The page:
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I'm considering a move to a rural area where there are only two internet service providers. The only information we can get as to the availability and performance is from the home owners who are selling and the companies providing the service, but nothing concrete. I work from home, so internet access is very important and I don't want to buy a house to find out later that I won't be able to work.

I'd like to know if I can place a contingency on a real estate offer, much like a home inspection, that will allow me to temporarily activate an ISP service at a home for the purpose of evaluating it before committing to a purchase.

Is this possible?

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    Hmmm... First - where? Second - do they have internet there now? If so - can you just spend half a day there and work from their living room as part of the inspection process?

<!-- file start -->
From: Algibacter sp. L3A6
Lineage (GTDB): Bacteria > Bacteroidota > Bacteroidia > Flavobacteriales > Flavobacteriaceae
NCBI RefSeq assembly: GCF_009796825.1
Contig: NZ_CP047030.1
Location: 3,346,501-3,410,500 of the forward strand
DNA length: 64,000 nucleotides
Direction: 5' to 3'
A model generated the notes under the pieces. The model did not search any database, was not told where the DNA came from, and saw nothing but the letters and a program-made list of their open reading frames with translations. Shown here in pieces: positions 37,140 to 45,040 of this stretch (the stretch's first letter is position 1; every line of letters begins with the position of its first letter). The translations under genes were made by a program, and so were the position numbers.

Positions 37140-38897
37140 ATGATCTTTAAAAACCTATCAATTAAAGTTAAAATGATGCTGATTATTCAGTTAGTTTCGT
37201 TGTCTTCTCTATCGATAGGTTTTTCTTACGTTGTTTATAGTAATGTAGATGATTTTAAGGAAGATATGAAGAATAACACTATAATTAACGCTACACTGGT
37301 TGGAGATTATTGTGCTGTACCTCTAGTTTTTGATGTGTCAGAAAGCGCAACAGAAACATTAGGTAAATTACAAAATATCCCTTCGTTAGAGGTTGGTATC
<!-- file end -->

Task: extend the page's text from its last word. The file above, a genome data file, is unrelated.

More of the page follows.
– littleadv
    Jun 28, 2014 at 6:00
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    Watch out for claims from companies providing internet access in rural areas. I live on the fringes of a town where two phone companies claim to provide DSL service but neither can provide DSL to my home because it is too far from their nearest hub. Jun 28, 2014 at 13:36
  • Use the national broadband map (broadbandmap.gov) to find companies that claim to provide internet service in that area and then call them up and give them the address. They should be able to give you a definitive answer just like they would for a prospective customer.
    – JohnFx
    Jun 28, 2014 at 17:58

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Of course it is. If it's that important, you should add the contingency exactly as you describe. If they wish to sell the house, this isn't a burden that should concern them. Unless of course, no internet is available.

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    Good answer. You can propose a sale contingent on anything. And the seller can choose to accept or reject your proposal. Make sure your lawyer comes up with an effective way to validate the availability/speed that you are seeking, and include that in your proposal. Jun 28, 2014 at 14:36

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